In the aftermath of a divorce, you must adjust to your new social status and lifestyle. The emotional and physical stress of the separation process can damage your health unless you take specific precautions.
Specific Health Risks
Most people experience high levels of stress during a divorce. This factor triggers many potential health issues, such as:
- Drastic Weight Change. Stress spikes cortisol levels and leads to other hormonal and enzymatic changes that in turn can affect metabolism and fat tissue regulation. Significant weight gain after a divorce is common and likely related to these hormonal effects, and it can lead to other ailments, such as high blood pressure, diabetes and heart attacks in the worst case. Some people respond to stress by attempting to control every aspect of their life, including calorie intake. This can lead to unhealthy dieting and eating disorders. Instead of controlling calories, work with your doctor to identify underlying hormonal or diet-related issues (e.g. high insulin levels), and work to address their root causes.
- Cardiovascular Disease. Stress leads to inflammation throughout the body, which some researches now believe contributes to cardiovascular disease. While divorced men and women both have a higher risk of cardiac events than married couples do, divorced women are even more at risk than divorced men.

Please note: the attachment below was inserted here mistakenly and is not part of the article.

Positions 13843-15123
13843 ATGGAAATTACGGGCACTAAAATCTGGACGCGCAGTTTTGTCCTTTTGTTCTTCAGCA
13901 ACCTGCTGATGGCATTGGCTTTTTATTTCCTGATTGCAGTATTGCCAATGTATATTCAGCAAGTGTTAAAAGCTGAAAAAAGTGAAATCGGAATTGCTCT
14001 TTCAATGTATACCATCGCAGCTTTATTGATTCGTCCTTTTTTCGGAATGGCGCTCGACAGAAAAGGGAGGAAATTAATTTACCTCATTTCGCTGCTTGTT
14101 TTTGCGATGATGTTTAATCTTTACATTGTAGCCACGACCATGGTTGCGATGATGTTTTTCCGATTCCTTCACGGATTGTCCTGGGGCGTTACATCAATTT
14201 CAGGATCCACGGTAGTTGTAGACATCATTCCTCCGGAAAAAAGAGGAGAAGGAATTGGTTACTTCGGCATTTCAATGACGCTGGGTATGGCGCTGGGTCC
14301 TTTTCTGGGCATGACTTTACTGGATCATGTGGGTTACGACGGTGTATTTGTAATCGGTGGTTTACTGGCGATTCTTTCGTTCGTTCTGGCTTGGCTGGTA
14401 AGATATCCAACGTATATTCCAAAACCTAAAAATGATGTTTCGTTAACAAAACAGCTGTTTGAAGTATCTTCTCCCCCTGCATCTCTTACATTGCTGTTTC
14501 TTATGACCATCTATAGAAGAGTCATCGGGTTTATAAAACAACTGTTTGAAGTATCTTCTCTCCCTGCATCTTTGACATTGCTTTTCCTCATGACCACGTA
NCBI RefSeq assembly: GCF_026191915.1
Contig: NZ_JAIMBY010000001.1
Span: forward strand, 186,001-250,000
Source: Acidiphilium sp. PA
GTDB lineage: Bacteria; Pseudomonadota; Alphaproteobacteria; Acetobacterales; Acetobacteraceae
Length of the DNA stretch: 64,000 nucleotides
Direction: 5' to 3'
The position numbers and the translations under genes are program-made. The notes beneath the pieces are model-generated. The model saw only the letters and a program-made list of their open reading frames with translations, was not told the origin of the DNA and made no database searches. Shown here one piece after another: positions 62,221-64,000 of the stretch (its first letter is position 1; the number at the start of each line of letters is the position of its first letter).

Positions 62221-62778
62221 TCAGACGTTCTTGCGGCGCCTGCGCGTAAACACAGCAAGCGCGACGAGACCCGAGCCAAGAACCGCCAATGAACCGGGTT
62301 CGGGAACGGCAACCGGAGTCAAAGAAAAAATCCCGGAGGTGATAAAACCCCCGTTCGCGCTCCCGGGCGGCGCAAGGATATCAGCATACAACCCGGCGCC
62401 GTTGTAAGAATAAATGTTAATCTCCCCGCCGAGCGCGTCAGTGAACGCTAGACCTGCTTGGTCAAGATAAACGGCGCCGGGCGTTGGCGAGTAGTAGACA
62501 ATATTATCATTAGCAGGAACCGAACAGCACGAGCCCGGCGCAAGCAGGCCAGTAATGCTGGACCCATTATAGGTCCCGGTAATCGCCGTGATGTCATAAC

- Insomnia. Depression and stress often result in sleeping disorders. Lack of sleep can cause hormonal imbalances, weight gain, attention difficulties and mood swings.
- Substance abuse. Divorced men are particularly at risk of becoming dependent on cigarettes, drugs and alcohol. While this behavior is physically and psychologically damaging by itself, the abuse or addiction adds more stress to an already problematic situation, and it can increase the risk of developing other physical conditions.
- Chronic health problems. Divorced people have 20% more chronic health ailments, including heart disease, diabetes and cancer, than married people.
Protect Your Health
How do you manage your stress and reduce the risk of developing these scary health problems after your divorce? Obviously, you need to speak with your physician – we cannot offer medical advice – but consider discussing these ideas with him or her:
- Stay social. Connect with people for support and encouragement. Humans are social animals, and we need to connect with others for our physical and emotional wellbeing.
- Exercise. The standard advice goes something like this: “Go to the gym, ride a bike, play dodgeball, or take Aikido lessons – just get moving. Physical activity reduces stress and inflammation in your body while improving respiratory and cardiac functions.” This advice probably isn’t bad, but the quality of the exercise you do may actually be quite important. For instance, when it comes to increasing insulin sensitivity, research suggests that safe weight training may actually be better than other types of exercise, such as cycling or fast walking.
- Get therapy from a qualified provider. Men are more likely to ignore their feelings and fail to address the psychological toll of divorce. However, both men and women can benefit from discussing their challenges with a trained professional.